One of the parts of the book that resonated with me near the end was this comment by the heroine: “My own grief is harder to define. Why do I care so much about losing something that never really existed? The space left behind will fill, as time passes.”

That passage reminded me of when I finally realized that someone who I’d considered a friend was actually a malignant narcissist and then, for my own protection, I cut off contact with the person. I grieved over the loss of that relationship for a long time and almost got sucked back in again—until I came to that same realization. None of my memories of that person were based on real feelings on the part of my “friend” and our relationship never really existed. It was all an act on that “friend’s” part even though I invested myself in our friendship. 

It makes me wonder if this author also had a real life experience with such a narcissist. It sure seemed to me like that was one more of the truths she expressed in this fictional tale. Until you’ve actually been a victim of a malignant narcissist, it’s hard to understand just how awful they can be. Her passage above rang true. 

Overall, the book was good and I enjoyed the tale.

Never After by Melissa De La Cruz- A Review

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This was a book for 10-14 year olds but it looked cute when I was at the bookstore so I bought it.  Melissa De La Cruz has a lovely imagination. I loved all the twists on the fairy tales we all know and love.  The heroine of the story was likable and intelligent. She was sassy and a strong character.

The two friends she makes are also interesting characters. Jack was smart and clever. Alistair was witty and irreverent. The three friends all played off each other well and worked as a team to solve problems.

The author put in some lessons for middle school children to learn in a way that was fun and creative. She touched on bullying as well as other subjects children are faced with in school these days.  She also didn’t “dumb it down” for the readers. There were words I’m sure aren’t in the normal vocabulary of most middle-schoolers, but exposing them to those is smart. She may be making some life-long readers with this book and the ones that will be coming after it. Adventure is a great way to keep a child interested and engaged.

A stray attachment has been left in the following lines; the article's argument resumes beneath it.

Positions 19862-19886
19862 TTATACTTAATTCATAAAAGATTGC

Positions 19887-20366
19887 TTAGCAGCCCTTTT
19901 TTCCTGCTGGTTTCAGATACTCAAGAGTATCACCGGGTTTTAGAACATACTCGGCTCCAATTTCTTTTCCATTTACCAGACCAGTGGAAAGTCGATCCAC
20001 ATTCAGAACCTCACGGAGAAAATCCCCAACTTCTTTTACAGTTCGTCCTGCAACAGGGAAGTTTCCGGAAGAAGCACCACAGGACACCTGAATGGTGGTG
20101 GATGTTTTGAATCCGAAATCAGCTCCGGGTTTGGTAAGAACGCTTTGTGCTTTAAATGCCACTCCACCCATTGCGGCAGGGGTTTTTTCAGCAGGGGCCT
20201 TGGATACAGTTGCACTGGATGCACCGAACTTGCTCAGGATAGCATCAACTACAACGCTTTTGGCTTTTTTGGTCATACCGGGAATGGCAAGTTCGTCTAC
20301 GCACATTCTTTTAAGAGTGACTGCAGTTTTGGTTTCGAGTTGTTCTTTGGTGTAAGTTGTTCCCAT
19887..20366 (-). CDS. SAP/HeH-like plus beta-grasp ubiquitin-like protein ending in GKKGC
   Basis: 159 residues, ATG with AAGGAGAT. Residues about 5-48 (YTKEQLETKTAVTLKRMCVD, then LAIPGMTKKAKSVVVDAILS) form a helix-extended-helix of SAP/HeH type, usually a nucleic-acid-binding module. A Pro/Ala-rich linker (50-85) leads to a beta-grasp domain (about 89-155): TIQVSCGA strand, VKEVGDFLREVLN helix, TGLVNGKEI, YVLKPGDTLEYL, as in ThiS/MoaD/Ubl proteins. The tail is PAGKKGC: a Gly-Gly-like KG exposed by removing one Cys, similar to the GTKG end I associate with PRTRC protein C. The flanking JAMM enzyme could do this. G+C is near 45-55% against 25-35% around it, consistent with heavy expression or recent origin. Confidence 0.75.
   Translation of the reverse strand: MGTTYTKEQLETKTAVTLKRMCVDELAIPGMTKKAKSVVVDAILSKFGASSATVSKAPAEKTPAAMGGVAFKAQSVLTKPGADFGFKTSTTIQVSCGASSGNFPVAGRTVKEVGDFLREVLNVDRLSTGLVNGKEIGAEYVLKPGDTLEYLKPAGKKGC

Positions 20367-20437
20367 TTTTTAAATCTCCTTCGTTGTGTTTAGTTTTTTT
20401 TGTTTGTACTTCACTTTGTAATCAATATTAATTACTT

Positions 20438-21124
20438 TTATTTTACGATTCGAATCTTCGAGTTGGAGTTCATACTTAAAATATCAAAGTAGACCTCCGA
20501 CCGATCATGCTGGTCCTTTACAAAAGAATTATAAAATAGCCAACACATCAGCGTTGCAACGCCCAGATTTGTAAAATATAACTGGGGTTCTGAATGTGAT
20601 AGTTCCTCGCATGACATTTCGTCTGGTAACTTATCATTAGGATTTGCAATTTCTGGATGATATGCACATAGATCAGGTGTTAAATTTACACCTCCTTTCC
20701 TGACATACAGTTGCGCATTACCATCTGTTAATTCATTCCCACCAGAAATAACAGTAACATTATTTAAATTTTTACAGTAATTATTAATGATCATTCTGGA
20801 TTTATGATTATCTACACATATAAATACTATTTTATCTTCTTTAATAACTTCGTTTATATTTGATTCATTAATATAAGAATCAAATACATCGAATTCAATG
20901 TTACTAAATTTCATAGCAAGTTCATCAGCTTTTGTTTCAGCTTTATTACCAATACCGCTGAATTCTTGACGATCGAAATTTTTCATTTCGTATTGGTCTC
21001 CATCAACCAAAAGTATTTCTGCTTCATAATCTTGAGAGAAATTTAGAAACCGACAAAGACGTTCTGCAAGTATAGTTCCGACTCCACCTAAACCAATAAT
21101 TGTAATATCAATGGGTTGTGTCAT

The story had a great premise and even though I am way past middle school age, I thoroughly enjoyed the tale. I will definitely be buying the next in the series as I truly think these characters are fun and interesting. I will share this book with some of my younger friends and relatives. I think they will enjoy it.

Christmas Cocoa Murder- a Review

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This was an anthology of three stories. Carlene O’Connor wrote Christmas Cocoa Murder;   Maddie Day wrote Christmas Cocoa and a Corpse; and Alex Erickson wrote Death by Hot Cocoa.

All three stories were enjoyable. I liked the Death by Hot Cocoa one the best. I enjoyed the escape room concept and the set up was clever. I did guess who-dun-it pretty quickly, but that didn’t interfere with my enjoyment of the story and the rooms set up in a holiday theme in the escape room. 

The Christmas Cocoa Murder was also a really cool set up. As a fan of dunking tanks in my younger days, I loved how the author used that concept in her story—I can’t even imagine how sticky it would be to be dunked in cocoa though- *shudder* — The characters in this one were well drawn and intriguing. The mystery was well done and the nutcrackers were a neat addition to the puzzle.

My least favorite was Christmas Cocoa and a corpse. Not because the story lacked anything, it was a good concept and execution. What I didn’t care for was the nicknames – every single character had a nickname- which just seemed off-putting to me. I also didn’t enjoy the overuse of descriptions- too much detail on everything the characters wore and the settings. I know some people enjoy that, but it wasn’t my thing at all.